Guest post: Value-based agreements can improve outcomes and even save patients money at the pharmacy counter

Guest Contributor
Guest Contributor November 7, 2019


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Conversations and healthy debate about issues facing our industry and the health care system are critical to addressing some of today’s challenges and opportunities. The Catalyst welcomes guest contributors, including patients, stakeholders, innovators and others, to share their perspectives and point of view. Views represented here may not be those of PhRMA, though they are no less key to a healthy dialogue on issues in health care today.

Today, we are pleased to welcome a guest post from Rick R. Suarez, senior vice president of U.S. market access at AstraZeneca.  

Thanks to scientific advances in labs at biopharmaceutical companies, researchers can now develop medicines that target specific patients’ health needs. This incredible progress is transforming the way we treat patients for diseases such as cancer, heart disease, asthma and diabetes: We can now better determine what treatments will work for individual patients, rather than assign a one-size-fits-all treatment for every patient with these diseases. But for these scientific advances to improve health outcomes, they need to be accessible and affordable to patients.

That’s where value-based arrangements step in. These contracts involve biopharmaceutical companies and payers coming together to adjust the net price of a medicine based on how well it performs in the payers’ population. Ideally, the medicine has the desired effect on patients’ health outcomes. But if the medicine doesn’t deliver the anticipated benefits to patients, payers don’t have to pay biopharmaceutical companies the full cost of the medicine.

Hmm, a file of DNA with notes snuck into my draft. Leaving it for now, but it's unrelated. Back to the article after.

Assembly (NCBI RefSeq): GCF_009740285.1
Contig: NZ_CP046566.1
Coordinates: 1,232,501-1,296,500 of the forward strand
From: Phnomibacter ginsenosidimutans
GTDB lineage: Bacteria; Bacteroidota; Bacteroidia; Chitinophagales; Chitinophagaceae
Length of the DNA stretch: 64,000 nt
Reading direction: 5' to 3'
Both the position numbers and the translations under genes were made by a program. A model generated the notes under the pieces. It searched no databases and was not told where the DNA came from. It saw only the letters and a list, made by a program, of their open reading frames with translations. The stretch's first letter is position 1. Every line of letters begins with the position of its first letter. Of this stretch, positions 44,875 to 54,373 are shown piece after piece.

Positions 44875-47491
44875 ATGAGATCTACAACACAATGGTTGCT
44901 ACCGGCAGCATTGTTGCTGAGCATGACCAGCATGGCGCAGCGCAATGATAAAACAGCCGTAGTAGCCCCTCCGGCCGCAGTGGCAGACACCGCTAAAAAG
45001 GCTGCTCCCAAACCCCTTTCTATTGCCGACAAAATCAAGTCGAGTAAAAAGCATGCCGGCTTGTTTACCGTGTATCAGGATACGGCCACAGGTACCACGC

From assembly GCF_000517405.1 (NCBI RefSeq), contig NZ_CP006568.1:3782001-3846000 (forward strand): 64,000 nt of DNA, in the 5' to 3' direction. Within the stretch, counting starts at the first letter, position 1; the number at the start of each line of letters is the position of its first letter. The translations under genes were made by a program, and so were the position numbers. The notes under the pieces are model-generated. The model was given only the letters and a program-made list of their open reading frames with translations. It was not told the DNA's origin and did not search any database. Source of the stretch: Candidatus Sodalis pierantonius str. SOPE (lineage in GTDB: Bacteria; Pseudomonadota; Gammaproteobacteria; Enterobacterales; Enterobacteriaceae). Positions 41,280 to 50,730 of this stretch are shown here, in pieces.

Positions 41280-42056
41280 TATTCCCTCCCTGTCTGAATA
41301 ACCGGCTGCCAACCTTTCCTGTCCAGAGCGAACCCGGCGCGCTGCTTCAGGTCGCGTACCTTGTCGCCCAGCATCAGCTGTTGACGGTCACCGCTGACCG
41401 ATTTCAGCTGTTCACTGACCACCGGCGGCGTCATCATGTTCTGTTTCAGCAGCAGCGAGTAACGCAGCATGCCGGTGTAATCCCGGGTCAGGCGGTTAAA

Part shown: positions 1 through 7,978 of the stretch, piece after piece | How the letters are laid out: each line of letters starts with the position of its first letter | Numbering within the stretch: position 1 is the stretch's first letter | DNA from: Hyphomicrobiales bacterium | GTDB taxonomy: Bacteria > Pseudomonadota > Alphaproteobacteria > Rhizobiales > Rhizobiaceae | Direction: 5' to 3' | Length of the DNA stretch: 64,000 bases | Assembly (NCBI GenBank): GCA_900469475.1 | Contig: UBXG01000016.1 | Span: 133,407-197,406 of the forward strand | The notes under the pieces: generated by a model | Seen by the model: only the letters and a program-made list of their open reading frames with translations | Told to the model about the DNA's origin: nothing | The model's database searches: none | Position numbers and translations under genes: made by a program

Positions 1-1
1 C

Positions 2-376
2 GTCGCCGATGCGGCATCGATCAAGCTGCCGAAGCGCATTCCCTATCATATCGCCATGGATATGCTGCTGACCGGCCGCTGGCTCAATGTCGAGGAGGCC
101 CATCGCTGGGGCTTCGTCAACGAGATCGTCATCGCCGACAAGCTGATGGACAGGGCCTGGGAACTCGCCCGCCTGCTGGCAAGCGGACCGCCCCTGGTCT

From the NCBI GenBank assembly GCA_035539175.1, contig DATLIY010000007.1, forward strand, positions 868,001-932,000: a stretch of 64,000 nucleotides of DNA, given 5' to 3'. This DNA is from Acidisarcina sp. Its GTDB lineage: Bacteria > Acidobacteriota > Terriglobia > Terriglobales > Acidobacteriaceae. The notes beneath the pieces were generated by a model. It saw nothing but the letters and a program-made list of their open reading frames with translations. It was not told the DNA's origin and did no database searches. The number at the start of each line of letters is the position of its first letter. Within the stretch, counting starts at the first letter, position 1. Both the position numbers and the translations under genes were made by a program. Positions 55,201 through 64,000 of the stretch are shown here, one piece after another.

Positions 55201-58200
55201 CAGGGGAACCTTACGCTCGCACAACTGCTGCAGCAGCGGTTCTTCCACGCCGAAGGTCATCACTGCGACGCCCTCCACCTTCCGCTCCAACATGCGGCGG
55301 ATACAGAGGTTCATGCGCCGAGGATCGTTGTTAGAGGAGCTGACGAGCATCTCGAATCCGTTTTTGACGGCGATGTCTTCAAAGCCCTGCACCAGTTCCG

Patients benefit from these arrangements, too. They can see improved health outcomes, better access to treatments and reduced out-of-pocket costs at the pharmacy counter. For example, UPMC Health Plan worked with my company, AstraZeneca, on a value-based arrangement for a cardiovascular medicine for Medicare patients. These patients used to pay, on average, over $40 for a month-long supply of the medicine. After the value-based arrangement went into effect, patients’ out-of-pocket costs were reduced to just $10.

These types of innovative payment models are exactly what we need to keep pace with the rapid advancement in treatments and cures. By moving from a system that rewards the volume of medicines prescribed to one that rewards the value of a treatment, we can ensure our health care system continues to reward innovation while controlling costs.

These types of contracts require biopharmaceutical companies to be accountable to payers for patient outcomes. We are willing to do so to ensure the right patients get access to the right treatments. Learn more here.

Rick R. Suarez is senior vice president of U.S. market access at AstraZeneca and is a member of the U.S. leadership team. Rick leads teams responsible for securing patient access to AstraZeneca medicines in collaboration with national and regional payers, distributors, retailers, wholesalers and Group Purchasing Organizations (GPOs). Rick’s teams are also responsible for reimbursement support through our internal hub, AstraZeneca Access 360 and one of the longest-standing patient assistance programs in the industry.  

Rick has nearly two decades of diverse experience in healthcare leading teams aligned to Sales, Marketing and Market Access. Rick holds a BS in Chemistry and Sociology from the University of N. Alabama.  

Rick brings unique perspective on the external environment and the move towards greater focus on value-based payment. Under Rick’s leadership, AstraZeneca has emerged as an industry leader in value-based agreements. 

Topics: Value-Driven Health Care, The Value Collaborative